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Modal operator

## Summary

A modal connective (or modal operator) is a logical connective for modal logic. It is an operator which forms propositions from propositions. In general, a modal operator has the "formal" property of being non-truth-functional in the following sense: The truth-value of composite formulae sometimes depend on factors other than the actual truth-value of their components. In the case of alethic modal logic, a modal operator can be said to be truth-functional in another sense, namely, that of being sensitive only to the distribution of truth-values across possible worlds, actual or not. Finally, a modal operator is "intuitively" characterized by expressing a modal attitude (such as necessity, possibility, belief, or knowledge) about the proposition to which the operator is applied.

## Syntax for modal operators

The syntax rules for modal operators ${\displaystyle \Box }$  and ${\displaystyle \Diamond }$  are very similar to those for universal and existential quantifiers; In fact, any formula with modal operators ${\displaystyle \Box }$  and ${\displaystyle \Diamond }$ , and the usual logical connectives in propositional calculus (${\displaystyle \land ,\lor ,\neg ,\rightarrow ,\leftrightarrow }$ ) can be rewritten to a de dicto normal form, similar to prenex normal form. One major caveat: Whereas the universal and existential quantifiers only binds to the propositional variables or the predicate variables following the quantifiers, since the modal operators ${\displaystyle \Box }$  and ${\displaystyle \Diamond }$  quantifies over accessible possible worlds, they will bind to any formula in their scope. For example, ${\displaystyle (\exists x(x^{2}=1))\land (0=y)}$  is logically equivalent to ${\displaystyle \exists x(x^{2}=1\land 0=y)}$ , but ${\displaystyle (\Diamond (x^{2}=1))\land (0=y)}$  is not logically equivalent to ${\displaystyle \Diamond (x^{2}=1\land 0=y)}$ ; Instead, ${\displaystyle \Diamond (x^{2}=1\land 0=y)}$  is logically equivalent to ${\displaystyle (\Diamond (x^{2}=1))\land \Diamond (0=y)}$ .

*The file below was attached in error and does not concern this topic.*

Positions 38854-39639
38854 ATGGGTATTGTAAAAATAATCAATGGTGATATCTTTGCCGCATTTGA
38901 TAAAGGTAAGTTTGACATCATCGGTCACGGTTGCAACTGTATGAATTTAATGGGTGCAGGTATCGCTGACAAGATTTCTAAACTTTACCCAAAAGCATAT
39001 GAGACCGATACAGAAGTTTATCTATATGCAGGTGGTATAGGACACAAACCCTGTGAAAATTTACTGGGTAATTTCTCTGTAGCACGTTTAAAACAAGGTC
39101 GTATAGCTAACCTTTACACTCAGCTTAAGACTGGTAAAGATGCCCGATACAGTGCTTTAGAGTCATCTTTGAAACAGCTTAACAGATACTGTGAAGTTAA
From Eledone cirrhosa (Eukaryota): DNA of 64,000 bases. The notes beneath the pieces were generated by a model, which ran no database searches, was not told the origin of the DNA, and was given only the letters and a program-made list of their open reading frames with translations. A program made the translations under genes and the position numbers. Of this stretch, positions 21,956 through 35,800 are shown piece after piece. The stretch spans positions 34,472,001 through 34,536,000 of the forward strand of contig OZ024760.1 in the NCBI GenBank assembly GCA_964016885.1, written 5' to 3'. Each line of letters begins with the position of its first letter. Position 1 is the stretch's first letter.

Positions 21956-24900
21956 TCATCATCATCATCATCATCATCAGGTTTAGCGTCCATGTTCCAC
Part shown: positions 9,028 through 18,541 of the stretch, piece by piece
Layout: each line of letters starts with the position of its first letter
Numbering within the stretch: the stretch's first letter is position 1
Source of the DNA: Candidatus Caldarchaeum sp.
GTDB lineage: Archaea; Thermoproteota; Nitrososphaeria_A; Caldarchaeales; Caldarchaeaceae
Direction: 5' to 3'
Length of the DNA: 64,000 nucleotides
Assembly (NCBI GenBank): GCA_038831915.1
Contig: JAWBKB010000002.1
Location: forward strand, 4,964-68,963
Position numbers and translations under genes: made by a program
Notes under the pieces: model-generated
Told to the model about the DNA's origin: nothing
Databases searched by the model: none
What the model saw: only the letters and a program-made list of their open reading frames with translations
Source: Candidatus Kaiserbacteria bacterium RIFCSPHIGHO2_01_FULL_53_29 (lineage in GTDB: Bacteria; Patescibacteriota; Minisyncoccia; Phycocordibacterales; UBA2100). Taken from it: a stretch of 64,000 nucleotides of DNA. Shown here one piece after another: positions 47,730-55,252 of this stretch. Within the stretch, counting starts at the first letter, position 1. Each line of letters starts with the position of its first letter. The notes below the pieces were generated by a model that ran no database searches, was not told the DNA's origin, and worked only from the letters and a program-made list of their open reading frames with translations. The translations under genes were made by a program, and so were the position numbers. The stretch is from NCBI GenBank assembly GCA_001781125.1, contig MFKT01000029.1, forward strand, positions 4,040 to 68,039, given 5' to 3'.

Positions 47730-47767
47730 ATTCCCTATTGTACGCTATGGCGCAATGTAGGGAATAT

When there are both modal operators and quantifiers in a formula, different order of an adjacent pair of modal operator and quantifier can lead to different semantic meanings; Also, when multimodal logic is involved, different order of an adjacent pair of modal operators can also lead to different semantic meanings.

## Modality interpreted

There are several ways to interpret modal operators in modal logic, including at least: alethic, deontic, axiological, epistemic, and doxastic.

### Alethic

Alethic modal operators (M-operators) determine the fundamental conditions of possible worlds, especially causality, time-space parameters, and the action capacity of persons. They indicate the possibility, impossibility and necessity of actions, states of affairs, events, people, and qualities in the possible worlds.

### Deontic

Deontic modal operators (P-operators) influence the construction of possible worlds as proscriptive or prescriptive norms, i.e. they indicate what is prohibited, obligatory, or permitted.

### Axiological

Axiological modal operators (G-operators) transform the world's entities into values and disvalues as seen by a social group, a culture, or a historical period. Axiological modalities are highly subjective categories: what is good for one person may be considered as bad by another one.[clarification needed]

### Epistemic

Epistemic modal operators (K-operators) reflect the level of knowledge, ignorance and belief in the possible world.

### Doxastic

Doxastic modal operators express belief in statements.

### Boulomaic

Boulomaic modal operators express desire.